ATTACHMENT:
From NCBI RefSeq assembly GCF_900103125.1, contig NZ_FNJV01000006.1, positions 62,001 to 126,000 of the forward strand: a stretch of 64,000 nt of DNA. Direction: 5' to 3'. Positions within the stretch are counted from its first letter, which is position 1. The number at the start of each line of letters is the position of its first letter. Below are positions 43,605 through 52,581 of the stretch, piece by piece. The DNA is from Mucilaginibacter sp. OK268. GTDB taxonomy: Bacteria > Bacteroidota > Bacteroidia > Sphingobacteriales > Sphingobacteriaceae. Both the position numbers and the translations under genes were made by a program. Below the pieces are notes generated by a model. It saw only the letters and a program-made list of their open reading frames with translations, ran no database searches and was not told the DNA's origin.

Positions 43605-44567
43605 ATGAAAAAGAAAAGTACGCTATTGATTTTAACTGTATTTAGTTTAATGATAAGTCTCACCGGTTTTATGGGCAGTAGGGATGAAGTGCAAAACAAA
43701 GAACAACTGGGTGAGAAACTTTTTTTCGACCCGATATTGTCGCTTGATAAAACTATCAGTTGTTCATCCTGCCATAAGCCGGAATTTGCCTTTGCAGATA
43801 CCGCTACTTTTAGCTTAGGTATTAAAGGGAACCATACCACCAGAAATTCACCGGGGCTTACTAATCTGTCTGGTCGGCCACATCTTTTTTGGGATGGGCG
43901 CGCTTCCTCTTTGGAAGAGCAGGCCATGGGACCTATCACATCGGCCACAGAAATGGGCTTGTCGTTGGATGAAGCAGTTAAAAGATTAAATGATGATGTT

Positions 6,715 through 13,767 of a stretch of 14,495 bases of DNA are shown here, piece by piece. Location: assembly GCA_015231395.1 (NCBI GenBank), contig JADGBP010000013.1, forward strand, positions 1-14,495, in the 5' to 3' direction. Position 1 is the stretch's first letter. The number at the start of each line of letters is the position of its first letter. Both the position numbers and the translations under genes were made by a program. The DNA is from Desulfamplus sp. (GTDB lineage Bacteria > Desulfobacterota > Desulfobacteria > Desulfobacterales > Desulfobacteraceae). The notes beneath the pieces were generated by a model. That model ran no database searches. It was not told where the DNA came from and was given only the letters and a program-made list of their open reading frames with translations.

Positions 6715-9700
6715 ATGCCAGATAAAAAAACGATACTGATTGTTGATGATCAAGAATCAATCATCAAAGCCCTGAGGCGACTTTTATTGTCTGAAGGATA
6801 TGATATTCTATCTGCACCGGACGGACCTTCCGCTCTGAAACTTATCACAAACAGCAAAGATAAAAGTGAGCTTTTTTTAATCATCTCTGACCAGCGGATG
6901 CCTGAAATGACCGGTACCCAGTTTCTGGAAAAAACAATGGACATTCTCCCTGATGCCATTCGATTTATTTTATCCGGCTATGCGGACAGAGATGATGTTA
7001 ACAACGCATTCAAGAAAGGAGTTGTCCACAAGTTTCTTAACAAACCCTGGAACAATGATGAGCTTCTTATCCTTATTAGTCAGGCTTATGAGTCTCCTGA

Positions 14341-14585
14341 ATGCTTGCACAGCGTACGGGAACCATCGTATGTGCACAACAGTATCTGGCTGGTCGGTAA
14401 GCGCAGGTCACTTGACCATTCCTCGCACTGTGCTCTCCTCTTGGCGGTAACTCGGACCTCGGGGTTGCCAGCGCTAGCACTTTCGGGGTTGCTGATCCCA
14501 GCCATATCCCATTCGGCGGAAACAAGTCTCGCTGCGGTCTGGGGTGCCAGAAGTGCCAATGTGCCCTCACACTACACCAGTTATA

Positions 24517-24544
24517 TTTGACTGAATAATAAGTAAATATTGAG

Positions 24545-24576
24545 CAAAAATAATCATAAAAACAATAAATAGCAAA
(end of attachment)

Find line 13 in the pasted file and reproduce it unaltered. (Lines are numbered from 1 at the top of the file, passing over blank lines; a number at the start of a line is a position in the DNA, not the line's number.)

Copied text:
Positions 14341-14585